Calgary

Calgary police officer pleads guilty to firearms offence

A Calgary police officer who bought weapons intended for a provincial gun amnesty program has pleaded guilty to improperly storing firearms.

Officer remains suspended with pay until internal review by police chief

A Calgary police officer who bought weapons intended for a provincial gun amnesty program has pleaded guilty to improperly storing firearms.

Police veteran Const. Dean Pankewicz entered the plea in a Calgary courtroom Tuesday, the day his trial was set to begin.

Crown lawyers withdrew four more serious Criminal Code charges: breach of trust by a public officer, trafficking in firearms, unauthorized possession of a firearm, and possession of a firearm for the purpose of trafficking.

Pankewicz was given a conditional discharge and placed on probation for one year. The gun collector will be allowed keep his own personal gun collection, as well as continue to own and handle firearms.

"I feel that I was treated fairly in court. Everybody should be held accountable for their actions and with that I accept the court's decision on what had happened," Pankewicz said outside court, refusing any further questions from reporters.

Charges stemmed from gun amnesty 

The Calgary police constable worked on a month-long gun amnesty program in 2006. The amnesty program was meant to give Albertans the chance to hand over illegal and unwanted firearms without facing charges.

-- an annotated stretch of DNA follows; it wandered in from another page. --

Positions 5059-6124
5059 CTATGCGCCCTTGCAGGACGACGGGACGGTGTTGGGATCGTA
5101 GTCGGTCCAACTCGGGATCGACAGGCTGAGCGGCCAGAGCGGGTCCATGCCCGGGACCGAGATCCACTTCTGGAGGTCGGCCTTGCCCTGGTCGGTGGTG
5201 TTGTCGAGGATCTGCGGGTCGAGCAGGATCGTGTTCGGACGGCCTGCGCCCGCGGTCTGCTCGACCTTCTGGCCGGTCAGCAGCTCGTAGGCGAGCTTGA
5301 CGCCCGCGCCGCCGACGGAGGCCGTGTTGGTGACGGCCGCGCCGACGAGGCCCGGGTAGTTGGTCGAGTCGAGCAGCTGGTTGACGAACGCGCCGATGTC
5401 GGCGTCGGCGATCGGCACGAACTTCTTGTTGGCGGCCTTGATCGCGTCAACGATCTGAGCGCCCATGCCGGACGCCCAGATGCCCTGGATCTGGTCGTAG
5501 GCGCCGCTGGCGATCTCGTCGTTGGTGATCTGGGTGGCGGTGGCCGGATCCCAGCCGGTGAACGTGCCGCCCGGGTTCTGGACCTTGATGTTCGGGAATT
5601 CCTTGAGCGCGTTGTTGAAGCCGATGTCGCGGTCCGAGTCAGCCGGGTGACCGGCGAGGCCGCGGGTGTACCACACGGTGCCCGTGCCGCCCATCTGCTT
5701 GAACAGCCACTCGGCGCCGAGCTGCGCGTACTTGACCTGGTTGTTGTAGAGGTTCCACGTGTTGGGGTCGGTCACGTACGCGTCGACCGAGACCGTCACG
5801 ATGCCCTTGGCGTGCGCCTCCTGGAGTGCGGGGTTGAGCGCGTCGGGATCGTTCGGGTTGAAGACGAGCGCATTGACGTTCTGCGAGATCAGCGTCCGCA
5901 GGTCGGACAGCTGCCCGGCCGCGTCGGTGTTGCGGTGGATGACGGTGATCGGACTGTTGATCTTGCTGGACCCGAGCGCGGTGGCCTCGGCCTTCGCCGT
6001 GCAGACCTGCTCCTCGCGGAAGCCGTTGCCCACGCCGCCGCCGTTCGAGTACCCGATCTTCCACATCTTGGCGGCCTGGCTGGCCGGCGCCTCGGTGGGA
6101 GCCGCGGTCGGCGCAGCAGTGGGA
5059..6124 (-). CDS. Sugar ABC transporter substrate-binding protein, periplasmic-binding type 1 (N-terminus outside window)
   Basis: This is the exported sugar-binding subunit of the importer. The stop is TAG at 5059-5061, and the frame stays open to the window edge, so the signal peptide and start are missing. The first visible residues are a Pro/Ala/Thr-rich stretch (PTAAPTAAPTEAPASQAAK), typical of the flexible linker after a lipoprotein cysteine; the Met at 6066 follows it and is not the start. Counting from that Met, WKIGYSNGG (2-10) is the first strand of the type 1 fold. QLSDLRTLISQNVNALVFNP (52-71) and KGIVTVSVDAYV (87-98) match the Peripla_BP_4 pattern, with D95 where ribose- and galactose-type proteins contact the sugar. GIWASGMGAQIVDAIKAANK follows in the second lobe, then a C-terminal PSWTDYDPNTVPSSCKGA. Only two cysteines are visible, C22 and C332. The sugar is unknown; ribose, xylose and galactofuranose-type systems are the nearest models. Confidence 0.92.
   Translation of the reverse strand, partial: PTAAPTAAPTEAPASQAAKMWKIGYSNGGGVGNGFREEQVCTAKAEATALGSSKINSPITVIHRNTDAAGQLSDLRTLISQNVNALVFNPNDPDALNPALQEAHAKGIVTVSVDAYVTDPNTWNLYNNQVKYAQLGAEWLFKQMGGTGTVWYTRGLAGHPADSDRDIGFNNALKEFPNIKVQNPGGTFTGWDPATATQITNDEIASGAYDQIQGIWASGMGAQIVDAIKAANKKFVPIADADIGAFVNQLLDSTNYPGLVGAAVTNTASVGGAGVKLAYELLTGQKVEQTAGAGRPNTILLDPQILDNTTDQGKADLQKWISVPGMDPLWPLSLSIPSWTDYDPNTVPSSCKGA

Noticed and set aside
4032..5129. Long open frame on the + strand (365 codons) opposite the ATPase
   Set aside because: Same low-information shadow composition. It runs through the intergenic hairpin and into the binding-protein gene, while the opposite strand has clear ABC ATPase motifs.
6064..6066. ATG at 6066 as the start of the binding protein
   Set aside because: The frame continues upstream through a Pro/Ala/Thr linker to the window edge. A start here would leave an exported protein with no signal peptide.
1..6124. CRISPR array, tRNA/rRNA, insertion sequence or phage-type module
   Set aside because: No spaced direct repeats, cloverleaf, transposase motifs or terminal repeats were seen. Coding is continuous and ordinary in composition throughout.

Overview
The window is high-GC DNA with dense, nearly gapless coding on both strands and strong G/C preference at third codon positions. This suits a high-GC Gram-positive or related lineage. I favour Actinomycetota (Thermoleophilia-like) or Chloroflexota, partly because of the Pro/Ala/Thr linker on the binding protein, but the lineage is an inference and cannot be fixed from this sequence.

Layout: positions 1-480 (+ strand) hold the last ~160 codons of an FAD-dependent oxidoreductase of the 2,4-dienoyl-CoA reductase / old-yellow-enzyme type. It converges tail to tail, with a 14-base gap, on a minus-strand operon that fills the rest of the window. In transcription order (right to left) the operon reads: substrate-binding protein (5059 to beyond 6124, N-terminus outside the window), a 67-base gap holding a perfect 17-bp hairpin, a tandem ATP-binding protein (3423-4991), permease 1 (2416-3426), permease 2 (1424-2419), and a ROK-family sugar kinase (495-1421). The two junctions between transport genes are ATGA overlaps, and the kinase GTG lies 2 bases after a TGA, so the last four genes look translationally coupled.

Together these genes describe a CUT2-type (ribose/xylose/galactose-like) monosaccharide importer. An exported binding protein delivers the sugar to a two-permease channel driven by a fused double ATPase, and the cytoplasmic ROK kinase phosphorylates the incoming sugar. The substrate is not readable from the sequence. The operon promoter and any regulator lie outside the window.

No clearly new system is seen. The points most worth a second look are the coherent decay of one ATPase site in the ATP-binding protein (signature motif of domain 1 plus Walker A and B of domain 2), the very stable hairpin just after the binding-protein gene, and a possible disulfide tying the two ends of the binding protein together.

Pankewicz allegedly collected 51 weapons – 41 of which were found in the officer's home, and 10 were found in a gun shop in the village of Warburg.

Court heard that Pankewicz bought guns from people who had intended to turn in their weapons during the amnesty on behalf of a friend, a gun seller, who in turn sold them.

Defence lawyer Willie DeWitt said Pankewicz was just trying to be helpful and didn't benefit financially from his actions.

Derek Hodges, who dealt with Pankewicz, said outside court that he contacted the amnesty program in hopes of getting rid of an ornate vintage shotgun and a World War One German pistol he had inherited from his father.

"They're beautiful antique guns and when Dean came in to pick them up, he offered the opportunity to have these guns preserved … otherwise they would have been destroyed," Hodges said.

'Well regarded by the police service'

Staff Sgt. Harv Davies of the force's professional standards section said Pankewicz remains suspended with pay, as he has been since August 2007 when the charges were laid.

"Now it'll be up for the chief to decide whether or not he wants to revisit that and reassess, now that the criminal proceedings have been concluded — whether or not he wants to reassess that status and change it," he said on Tuesday.

The internal review may take several months before Pankewicz learns whether he can return to active duty.

"He's been very well regarded by the police service, as well as the public in the way he handles things," DeWitt said on Tuesday. "It's going to be up to the police service whether they want to keep him on as a police officer, but hopefully … it is going to work out for him."

During the amnesty, an estimated 1,000 weapons were turned in in Calgary. Edmonton police said they collected at least 550, including long guns, handguns and replica guns.

After the charges were laid, Insp. Ken Marchant said that in the future, officers would not be sent out to collect guns for amnesty programs — participants would have to bring them to police.

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